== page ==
Over 60 peanut allergic children in a study were either given a dose of a probiotic, Lactobacillus rhamnosus, together with peanut protein in increasing amounts, or a placebo over 18 months to assess whether children would become tolerant to peanut.
Astoundingly, the team found over 80% of children who received the oral immunotherapy treatment were able to tolerate peanut at the end of the trial, compared to less than 4% of the placebo group.
Professor Mimi Tang, who leads the Allergy and Immune Disorders Research group at the Institute, says the need for a peanut allergy cure or treatment is high because the condition is usually life-long and can be fatal.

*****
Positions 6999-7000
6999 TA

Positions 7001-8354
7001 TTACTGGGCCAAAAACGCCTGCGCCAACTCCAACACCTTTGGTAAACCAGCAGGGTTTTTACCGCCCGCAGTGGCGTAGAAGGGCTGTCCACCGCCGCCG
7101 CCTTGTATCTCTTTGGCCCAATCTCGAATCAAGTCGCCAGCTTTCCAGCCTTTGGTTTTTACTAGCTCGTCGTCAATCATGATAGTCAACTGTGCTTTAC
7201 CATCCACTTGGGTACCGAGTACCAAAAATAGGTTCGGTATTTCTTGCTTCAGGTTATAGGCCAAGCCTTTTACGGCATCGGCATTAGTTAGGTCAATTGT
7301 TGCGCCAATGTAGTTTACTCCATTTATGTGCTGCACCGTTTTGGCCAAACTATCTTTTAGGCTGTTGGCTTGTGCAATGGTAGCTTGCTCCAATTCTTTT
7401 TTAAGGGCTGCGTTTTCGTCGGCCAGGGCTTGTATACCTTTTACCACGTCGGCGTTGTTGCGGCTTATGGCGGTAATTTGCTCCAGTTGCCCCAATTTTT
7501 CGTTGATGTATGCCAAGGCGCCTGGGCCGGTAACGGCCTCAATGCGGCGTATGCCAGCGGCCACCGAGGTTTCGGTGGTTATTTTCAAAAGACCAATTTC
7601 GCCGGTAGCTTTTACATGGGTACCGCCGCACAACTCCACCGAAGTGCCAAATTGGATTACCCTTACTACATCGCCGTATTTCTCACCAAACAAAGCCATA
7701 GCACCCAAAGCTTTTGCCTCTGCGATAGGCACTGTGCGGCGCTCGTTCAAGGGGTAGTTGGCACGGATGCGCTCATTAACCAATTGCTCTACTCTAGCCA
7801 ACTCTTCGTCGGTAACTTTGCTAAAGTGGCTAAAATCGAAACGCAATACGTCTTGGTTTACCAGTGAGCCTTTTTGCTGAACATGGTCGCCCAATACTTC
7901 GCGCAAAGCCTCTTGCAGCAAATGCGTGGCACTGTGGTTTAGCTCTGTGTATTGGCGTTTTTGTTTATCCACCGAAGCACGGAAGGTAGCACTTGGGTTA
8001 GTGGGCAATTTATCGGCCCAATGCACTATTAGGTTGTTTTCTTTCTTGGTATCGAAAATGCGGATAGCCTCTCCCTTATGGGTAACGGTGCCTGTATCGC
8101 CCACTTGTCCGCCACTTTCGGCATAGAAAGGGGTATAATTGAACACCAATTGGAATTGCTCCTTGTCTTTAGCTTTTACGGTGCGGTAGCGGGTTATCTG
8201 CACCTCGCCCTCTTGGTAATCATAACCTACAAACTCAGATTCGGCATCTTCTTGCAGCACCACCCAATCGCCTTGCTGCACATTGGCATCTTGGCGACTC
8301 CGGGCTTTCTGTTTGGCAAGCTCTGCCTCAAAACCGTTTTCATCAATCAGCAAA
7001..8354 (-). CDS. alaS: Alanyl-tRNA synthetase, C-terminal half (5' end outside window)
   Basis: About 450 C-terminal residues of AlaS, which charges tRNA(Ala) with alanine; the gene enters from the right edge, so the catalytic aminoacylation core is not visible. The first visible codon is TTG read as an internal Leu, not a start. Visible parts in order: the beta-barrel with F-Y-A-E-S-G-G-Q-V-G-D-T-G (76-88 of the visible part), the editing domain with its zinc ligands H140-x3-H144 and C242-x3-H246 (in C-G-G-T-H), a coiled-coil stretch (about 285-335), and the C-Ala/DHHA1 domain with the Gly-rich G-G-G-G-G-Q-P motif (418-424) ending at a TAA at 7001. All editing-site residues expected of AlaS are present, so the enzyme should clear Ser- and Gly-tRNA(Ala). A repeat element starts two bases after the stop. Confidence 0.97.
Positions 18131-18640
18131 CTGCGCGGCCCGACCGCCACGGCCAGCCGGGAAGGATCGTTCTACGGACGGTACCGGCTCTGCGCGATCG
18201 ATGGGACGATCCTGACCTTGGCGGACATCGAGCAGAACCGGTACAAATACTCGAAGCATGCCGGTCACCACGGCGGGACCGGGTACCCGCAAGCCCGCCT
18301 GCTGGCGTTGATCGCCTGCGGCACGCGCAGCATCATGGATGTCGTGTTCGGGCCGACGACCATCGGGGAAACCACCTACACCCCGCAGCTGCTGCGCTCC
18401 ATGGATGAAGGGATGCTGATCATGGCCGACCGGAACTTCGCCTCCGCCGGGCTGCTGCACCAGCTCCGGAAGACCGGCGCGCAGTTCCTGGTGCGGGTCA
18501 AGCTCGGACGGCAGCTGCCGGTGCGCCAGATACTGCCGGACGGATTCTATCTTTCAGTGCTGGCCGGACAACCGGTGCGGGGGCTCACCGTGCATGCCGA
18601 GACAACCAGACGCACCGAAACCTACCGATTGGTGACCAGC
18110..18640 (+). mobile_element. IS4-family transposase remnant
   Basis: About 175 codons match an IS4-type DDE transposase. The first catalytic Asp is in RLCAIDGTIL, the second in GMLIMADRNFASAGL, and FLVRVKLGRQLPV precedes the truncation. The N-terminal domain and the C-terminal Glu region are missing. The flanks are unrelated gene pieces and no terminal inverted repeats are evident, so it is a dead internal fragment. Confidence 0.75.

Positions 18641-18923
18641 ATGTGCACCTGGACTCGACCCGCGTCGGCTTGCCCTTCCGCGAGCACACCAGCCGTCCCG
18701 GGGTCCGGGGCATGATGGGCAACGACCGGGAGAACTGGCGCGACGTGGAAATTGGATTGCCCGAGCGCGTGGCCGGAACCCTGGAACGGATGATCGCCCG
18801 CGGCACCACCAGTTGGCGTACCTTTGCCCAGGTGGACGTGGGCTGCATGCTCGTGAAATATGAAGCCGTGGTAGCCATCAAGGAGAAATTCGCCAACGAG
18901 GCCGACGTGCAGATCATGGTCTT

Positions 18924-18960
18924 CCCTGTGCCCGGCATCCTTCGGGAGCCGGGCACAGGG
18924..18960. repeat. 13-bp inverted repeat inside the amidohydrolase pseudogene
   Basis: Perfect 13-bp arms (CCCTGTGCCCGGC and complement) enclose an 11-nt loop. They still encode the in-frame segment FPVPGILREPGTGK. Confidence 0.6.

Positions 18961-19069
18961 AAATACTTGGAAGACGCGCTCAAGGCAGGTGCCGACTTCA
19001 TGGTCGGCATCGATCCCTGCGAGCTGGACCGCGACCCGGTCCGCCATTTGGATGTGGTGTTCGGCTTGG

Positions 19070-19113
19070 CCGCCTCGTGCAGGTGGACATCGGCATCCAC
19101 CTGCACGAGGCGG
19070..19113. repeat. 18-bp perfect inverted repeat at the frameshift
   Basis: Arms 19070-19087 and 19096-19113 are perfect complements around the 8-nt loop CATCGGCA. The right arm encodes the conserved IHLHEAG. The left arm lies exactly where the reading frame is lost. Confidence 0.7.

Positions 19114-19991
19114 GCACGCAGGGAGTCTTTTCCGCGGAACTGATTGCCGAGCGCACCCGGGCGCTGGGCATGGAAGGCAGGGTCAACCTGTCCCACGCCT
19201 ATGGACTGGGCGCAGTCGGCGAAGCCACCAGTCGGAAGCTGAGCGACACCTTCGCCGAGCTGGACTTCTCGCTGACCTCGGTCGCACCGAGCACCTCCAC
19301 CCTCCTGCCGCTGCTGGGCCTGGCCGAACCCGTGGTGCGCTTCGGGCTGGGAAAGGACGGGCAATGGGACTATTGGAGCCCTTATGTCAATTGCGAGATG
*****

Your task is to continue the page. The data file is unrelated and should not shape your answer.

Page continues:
Lead researcher, A/Professor Mimi Tang said the study results are extremely exciting as they could potentially provide an effective treatment for food allergy.
“It appears that we have been able to modify the allergic response to peanut such that the immune system produces protective responses rather than a harmful response to the peanut protein.”
Further research is now required to confirm whether patients can still tolerate peanut years after the study has finished.
Hear more from Professor Tang, and some of the study participants in the video below.